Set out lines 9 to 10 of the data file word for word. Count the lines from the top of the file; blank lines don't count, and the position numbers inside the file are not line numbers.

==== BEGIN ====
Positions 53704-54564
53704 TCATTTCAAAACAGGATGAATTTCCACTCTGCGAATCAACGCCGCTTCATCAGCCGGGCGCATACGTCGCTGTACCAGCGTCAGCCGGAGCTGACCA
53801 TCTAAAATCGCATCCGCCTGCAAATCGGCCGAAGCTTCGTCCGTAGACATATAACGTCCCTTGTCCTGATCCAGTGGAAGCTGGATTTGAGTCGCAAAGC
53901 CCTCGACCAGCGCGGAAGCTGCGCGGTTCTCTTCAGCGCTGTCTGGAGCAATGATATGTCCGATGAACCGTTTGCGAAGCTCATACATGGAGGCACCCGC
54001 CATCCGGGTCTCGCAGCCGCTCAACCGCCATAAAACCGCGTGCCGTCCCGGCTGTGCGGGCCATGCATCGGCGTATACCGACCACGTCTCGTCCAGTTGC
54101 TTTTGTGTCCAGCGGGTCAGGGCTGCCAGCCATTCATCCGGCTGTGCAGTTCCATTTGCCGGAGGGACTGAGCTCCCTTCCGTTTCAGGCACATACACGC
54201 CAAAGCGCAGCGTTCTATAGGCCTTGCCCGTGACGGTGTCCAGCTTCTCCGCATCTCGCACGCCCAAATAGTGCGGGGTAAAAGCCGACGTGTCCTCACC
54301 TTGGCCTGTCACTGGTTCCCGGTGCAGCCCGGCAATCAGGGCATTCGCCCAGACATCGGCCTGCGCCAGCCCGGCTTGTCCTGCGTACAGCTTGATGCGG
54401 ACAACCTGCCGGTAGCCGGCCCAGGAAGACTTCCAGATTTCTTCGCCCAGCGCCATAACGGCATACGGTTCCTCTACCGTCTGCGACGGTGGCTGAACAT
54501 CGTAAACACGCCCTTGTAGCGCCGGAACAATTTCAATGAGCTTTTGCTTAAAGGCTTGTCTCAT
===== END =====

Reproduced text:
54401 ACAACCTGCCGGTAGCCGGCCCAGGAAGACTTCCAGATTTCTTCGCCCAGCGCCATAACGGCATACGGTTCCTCTACCGTCTGCGACGGTGGCTGAACAT
54501 CGTAAACACGCCCTTGTAGCGCCGGAACAATTTCAATGAGCTTTTGCTTAAAGGCTTGTCTCAT